St Bonaventure

The eighth centenary of the birth of St. Bonaventure is celebrated this year.

Bonaventure, a central figure in the Franciscan Family, was born around 1217 in Bagnoregio, close to Orvieto (Italy). He joined the Order in 1245, having already graduated with an Arts degree. In doing so he was influenced by Alexander of Hales who, because of his attraction to Franciscan spirituality, had previously made the transition from the world of academics to that of the cloister.

Bonaventure was a Master of Theology in Paris in 1255; in 1257 he was elected Minister General; and the year 1272 saw him as Cardinal Bishop of Albano with responsibility for the preparation of the Council of Lyon, during which he died on July 15th, 1274.

The Minister Generals of the Franciscan Orders have written a Letter to mark this special year honouring an extraordinary Friar Minor.

They write:

‘Bonaventure was above all a “man of God” who became a “spiritual guide” to men and women.

‘His many spiritual writings of both ascetical and devotional character attest to this. In the former, he attempts to describe a process by which we progressively approach God in our particular time and place, while in the devotional writing his goal is to arouse our love for God, directing our affections towards the life of Christ and contemplating his humanity.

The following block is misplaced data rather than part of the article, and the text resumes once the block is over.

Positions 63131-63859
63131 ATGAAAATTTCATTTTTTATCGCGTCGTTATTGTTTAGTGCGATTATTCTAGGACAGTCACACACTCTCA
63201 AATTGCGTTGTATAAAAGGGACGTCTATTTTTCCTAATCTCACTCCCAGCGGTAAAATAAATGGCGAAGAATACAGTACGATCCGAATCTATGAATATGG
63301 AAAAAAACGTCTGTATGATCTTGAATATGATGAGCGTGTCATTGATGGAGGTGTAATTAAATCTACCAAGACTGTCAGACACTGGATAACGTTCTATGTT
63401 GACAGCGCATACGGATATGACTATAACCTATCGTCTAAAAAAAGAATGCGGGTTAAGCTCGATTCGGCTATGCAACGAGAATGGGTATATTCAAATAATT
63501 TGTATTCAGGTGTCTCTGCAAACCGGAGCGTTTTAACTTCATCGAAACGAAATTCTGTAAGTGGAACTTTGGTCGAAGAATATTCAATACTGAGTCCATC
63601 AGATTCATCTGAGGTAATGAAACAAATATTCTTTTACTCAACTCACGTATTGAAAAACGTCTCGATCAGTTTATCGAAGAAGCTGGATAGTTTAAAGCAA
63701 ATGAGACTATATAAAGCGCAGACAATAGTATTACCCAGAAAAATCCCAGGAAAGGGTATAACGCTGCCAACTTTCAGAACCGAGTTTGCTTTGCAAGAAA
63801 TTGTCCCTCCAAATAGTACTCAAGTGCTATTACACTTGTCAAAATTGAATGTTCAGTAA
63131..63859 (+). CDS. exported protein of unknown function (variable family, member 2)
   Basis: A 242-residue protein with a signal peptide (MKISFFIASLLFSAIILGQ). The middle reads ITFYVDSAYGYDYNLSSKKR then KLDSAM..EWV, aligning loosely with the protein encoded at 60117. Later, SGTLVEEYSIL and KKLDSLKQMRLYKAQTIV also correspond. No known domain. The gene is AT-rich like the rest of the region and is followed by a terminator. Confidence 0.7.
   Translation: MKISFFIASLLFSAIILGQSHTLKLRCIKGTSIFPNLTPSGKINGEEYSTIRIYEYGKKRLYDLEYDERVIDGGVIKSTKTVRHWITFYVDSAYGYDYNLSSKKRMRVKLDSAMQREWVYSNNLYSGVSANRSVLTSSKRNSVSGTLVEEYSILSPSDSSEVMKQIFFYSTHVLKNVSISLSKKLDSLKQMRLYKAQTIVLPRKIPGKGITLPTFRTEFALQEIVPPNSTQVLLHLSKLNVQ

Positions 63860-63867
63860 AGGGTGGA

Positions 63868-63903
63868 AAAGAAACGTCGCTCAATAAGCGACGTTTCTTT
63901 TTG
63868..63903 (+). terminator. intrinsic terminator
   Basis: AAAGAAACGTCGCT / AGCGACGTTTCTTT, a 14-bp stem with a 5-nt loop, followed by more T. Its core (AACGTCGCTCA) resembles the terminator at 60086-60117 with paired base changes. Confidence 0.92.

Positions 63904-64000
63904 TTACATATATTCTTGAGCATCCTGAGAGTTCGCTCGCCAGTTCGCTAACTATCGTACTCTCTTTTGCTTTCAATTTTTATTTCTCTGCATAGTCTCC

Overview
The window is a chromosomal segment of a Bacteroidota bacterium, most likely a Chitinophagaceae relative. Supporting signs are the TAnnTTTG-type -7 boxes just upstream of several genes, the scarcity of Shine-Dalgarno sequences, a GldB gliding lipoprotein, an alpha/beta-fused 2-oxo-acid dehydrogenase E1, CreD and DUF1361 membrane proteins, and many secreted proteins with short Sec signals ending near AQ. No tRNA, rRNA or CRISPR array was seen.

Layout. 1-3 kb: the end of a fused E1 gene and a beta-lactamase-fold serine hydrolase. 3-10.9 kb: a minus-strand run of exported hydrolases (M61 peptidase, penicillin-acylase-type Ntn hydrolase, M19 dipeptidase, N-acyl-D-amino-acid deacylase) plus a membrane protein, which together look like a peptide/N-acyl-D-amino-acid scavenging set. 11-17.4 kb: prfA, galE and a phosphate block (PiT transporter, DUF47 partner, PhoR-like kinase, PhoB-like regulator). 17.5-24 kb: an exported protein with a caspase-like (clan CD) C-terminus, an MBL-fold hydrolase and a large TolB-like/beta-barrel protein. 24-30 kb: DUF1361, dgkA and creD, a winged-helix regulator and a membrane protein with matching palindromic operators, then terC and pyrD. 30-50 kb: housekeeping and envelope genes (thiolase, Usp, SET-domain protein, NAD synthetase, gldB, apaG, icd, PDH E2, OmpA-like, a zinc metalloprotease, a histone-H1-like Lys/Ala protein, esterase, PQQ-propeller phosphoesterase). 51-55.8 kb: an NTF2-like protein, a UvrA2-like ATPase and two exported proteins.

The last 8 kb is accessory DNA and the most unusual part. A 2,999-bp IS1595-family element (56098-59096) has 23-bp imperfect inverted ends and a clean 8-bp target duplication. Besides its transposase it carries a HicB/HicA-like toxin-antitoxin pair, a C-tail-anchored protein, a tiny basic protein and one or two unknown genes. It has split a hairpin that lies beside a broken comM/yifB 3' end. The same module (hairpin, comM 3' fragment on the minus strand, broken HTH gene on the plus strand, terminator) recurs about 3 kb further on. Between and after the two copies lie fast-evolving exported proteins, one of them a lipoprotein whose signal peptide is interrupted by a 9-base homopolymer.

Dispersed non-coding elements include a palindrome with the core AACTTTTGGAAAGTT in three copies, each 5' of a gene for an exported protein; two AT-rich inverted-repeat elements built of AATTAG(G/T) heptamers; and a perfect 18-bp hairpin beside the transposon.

‘In these, as in all his writings, the Seraphic Doctor is deeply rooted in the Word of God, which nourished him through his assiduous reading and meditation on the Scriptures.

‘Among the many worthy points he makes, one is particularly emphasized: in the spiritual life, love of God cannot be reduced to pure emotionalism and affective instincts. It needs models and well thought-out processes that dispose the soul to wonder.

‘Without an ordered ascetical process, the human soul will find it difficult to find the necessary quiet and tranquility that allows it to hear, see, taste, smell, and touch the mystery of God.

‘For Bonaventure, it is not a question of “conquering” God, but of “allowing oneself to be found” — by being open to the unimaginable surprise of an encounter with God.’

Full letter

 

 

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